Two stories with monumental implications, and the public is totally in the dark. And I’m wondering, “Where were the journalists?”

Am I unfairly blaming the journalists? It’s very possible. I can imagine there are often powerful obstacles keeping them from doing their jobs. But since that’s another story I’m not being told, I can only guess at what they might be.

It comes down to this. I’m a regular person. I need the journalists out there doing full-time journalism. Otherwise, who’s going to be my champion, gaining access to places I can’t get into, uncovering information I would otherwise never find out? Who will rescue me from my ignorance, and let me know what’s actually going on?

It’s fun to be famous. I understand that, I really do. But Woodward and Bernstein also got famous. They did it the old-fashioned way.

They informed the public.

That’s what I’m thinking of submitting – a story to a journalists about how journalists fell down on the job. As the “Cowardly Lion” said in The Wizard of Oz,

Talk me out of it.


Mark Caldwell said...

Go for it. Your just creating an opening for young, aspiring, sycophantic writer who won't shoot themselves in the foot by writing something like that.

Fred said...

Well, for one thing you are complaining about getting only commentary and no news but you yourself give only commentary and no news.

Seems a little hypocrytical.

Diann said...

Don't do it! Although I'm totally with you - one of my fears for our society is that the practice of real journalism will be lost because it is not as "exciting" as listening to dubious authorities debate topics with great bias and without much accountability. I would like to see a fact checker on "news" station commentary - like they do for debates during elections.

Use your blog to get it out of your system. I would like to read your political articles as well as your blog.

p.s. I think it is "loss leader" not "lost leader". To describe the situation in which a company is going to lose money by selling at a loss, but will make it back because it will bring people in to shop for other things. Unless I missed the intentionally sarcastic or ironic application of "lost leader" which is entirely possible.

Rebecca said...

Okay, how about this?

That would be an excellent thing to submit if you were a journalist, and you were explaining why they should hire you. Because you would be a true journalist and find out the facts then report them.

But you should NOT submit that, because you will be providing commentary and one of the things you want to display is that you can be relied on to find something on which to comment. Biting the hand that is offering to feed you will make them wonder just how short you are on topics to comment upon.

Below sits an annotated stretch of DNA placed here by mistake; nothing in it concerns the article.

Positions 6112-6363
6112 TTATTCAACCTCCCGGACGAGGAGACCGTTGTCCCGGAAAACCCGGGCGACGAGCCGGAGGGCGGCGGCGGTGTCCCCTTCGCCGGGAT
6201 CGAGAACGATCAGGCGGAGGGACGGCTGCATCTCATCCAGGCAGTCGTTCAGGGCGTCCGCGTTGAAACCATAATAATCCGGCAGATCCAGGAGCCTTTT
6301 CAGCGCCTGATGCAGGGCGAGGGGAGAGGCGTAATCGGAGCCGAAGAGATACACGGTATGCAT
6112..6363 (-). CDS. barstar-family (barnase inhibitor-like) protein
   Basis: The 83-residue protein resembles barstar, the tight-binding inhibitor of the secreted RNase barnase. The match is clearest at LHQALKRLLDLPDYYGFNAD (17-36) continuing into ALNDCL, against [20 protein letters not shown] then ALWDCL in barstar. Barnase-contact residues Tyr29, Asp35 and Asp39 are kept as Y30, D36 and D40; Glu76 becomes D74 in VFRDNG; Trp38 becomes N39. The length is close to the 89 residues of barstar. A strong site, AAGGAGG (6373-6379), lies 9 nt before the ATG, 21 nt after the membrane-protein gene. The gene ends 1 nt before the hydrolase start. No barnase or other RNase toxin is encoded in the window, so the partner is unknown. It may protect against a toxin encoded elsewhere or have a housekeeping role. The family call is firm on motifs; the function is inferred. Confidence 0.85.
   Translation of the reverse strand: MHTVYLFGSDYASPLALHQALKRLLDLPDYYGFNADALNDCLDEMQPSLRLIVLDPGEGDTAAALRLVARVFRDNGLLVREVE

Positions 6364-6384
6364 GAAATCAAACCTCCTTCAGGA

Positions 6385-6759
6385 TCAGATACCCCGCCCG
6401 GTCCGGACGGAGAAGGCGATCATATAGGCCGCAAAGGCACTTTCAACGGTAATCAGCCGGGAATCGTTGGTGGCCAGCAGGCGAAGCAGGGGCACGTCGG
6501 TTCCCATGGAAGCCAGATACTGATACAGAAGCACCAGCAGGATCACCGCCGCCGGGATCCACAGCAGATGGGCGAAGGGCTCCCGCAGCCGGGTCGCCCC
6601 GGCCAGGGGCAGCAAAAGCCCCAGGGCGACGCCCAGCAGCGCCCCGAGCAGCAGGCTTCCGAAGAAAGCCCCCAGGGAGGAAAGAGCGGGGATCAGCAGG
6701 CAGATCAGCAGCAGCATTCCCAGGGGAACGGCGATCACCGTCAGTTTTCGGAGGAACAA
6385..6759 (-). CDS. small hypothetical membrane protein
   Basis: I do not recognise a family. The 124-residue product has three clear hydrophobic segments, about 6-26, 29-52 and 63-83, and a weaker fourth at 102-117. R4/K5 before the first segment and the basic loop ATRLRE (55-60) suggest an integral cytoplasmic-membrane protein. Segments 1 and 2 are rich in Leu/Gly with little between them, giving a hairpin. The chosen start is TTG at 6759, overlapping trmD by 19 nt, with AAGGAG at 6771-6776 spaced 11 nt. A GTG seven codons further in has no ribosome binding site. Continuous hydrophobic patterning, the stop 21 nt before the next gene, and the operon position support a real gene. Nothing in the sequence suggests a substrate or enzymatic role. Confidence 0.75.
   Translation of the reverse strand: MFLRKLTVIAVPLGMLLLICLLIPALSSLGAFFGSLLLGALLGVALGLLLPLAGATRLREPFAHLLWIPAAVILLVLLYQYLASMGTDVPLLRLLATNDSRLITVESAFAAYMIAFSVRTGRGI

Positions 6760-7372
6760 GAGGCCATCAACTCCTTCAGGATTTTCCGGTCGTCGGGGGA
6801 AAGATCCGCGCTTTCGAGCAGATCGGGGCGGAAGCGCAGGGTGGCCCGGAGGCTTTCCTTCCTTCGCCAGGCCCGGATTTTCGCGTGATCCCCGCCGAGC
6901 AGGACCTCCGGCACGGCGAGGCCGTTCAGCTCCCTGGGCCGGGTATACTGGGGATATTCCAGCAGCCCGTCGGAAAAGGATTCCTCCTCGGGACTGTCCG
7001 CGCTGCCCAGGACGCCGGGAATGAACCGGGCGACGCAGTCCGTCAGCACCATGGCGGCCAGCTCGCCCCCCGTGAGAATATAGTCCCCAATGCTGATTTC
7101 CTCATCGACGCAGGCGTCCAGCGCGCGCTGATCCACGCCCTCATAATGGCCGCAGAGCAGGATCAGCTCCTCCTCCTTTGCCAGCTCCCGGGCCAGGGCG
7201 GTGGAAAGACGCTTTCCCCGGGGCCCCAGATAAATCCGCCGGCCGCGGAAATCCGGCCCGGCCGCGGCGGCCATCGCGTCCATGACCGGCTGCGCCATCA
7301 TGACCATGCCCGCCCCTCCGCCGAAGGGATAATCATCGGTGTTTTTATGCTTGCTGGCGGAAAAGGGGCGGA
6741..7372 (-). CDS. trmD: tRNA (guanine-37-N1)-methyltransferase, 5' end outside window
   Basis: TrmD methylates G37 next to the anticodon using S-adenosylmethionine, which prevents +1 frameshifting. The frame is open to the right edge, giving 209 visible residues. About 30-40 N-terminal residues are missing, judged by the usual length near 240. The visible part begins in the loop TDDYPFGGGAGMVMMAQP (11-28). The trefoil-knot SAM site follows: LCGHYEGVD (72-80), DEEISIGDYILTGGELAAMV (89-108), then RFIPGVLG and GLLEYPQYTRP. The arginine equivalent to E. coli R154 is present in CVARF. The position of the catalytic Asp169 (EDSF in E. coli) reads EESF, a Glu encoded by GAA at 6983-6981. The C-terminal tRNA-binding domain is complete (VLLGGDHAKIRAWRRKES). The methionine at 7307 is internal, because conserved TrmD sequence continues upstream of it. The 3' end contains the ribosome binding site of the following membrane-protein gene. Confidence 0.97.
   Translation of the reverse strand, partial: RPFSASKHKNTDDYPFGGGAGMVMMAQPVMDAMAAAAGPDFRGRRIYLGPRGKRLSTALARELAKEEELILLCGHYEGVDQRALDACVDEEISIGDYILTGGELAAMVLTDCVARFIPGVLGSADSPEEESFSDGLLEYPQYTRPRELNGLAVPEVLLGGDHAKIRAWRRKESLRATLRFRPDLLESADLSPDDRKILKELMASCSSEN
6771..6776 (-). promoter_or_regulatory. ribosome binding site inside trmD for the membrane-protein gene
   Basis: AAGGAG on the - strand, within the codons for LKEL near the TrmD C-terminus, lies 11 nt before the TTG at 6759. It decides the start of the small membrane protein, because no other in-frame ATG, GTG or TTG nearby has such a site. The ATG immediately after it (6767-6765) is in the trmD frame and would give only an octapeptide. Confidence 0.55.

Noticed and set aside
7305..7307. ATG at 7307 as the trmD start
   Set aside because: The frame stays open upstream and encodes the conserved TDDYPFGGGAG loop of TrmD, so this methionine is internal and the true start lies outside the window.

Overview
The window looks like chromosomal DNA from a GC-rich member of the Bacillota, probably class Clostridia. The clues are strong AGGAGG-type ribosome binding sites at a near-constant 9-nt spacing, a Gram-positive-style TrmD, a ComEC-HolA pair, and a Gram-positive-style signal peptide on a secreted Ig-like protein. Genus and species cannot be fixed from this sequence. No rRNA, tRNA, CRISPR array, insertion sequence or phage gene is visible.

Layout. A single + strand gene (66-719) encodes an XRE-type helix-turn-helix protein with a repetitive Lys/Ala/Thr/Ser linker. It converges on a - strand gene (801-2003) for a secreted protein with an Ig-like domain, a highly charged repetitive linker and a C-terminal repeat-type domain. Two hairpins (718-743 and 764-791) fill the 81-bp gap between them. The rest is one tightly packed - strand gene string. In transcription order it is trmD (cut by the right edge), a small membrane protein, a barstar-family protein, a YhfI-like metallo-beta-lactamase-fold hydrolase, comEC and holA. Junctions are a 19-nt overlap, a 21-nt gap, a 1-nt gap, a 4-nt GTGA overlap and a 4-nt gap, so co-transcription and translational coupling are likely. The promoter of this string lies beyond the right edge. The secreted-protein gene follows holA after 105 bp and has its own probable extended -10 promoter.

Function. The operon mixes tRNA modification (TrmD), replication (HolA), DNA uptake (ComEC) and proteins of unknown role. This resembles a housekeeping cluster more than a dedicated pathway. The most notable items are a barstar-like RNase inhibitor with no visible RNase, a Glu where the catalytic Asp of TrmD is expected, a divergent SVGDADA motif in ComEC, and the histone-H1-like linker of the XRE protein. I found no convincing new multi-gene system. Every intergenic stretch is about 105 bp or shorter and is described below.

However, I could not agree with you more. And I would add another topic to that list, the financial crisis. As Jon Stewart asked Jim Cramer in the link below, why did all the financial journalists just take Bank CEO's at their word when they said everything was fine? Some real journalism might have saved this country from the mess we find ourselves in mostly due to the money spent on the war and reckless speculating.

growingupartists said...

My favorite pieces are the ones that involve you working on a show. It allows the reader to live vicariously through you and your "connections", plus they're always super insightful and funny.

Max Clarke said...

I'm not clear on what they're expecting from you, Earl. Are they expecting a comedy writer to cover national issues?

It's a news and politics site. Even commentators are supposed to present something fresh and interesting about news and politics.

I see you pointing a finger at journalism for not covering big stories and even the John Edwards affair, and it reminds me of a Cheers episode, I On Sports.

Sam Malone gets to try the sports anchor spot for a week at a Boston tv station. His first commentary is a plea for Red Sox fans to cut down on booing. His next commentary is a firm stand in favor of natural ball park grass over synthetic grass. By the end of the episode, he's brought a dummy to the station, Sam Junior, and his commentary is an argument with the dummy over the price of tickets to ball games.

I just looked at the Politics Daily site, and the writers are mostly reporters or political types. They're inside the game.

Since you're outside the game, I wonder what they want you to do. If you could present a funny view of the news and the political stories, that would be worth reading. Otherwise, it'a a puzzle how you would fit into their format.

Brian Scully said...

That state of network news now is embarrassing, at least compared to what it was in the 1970's. I don't expect so-called "journalists" to be in the same mold as Walter Cronkite, but geez, how could anyone consider the likes of Anderson Cooper or any of the whorish reporters on CNN to even be in the same profession as Cronkite or Chancellor or Murrow. CNN has turned from being a responsible news service to a show business/celeb driven tabloid and the only two REAL reporters that have my respect and seem to be the real deal, are John King and Joe Johns... the rest, are Entertainment Tonight rejects and I include Wolf Blitzer and 95% of the anchors they have "cast" for their news shows in that generalization. Earl, you would be a welcome break from those morons because you are less show business than they are.

dodz said...

are you journalist man? so keep it up

growingupartists said...

Or, you could just be a comedy writer covering national issues.

James said...

A maybe a dumb question...

What's your alternative?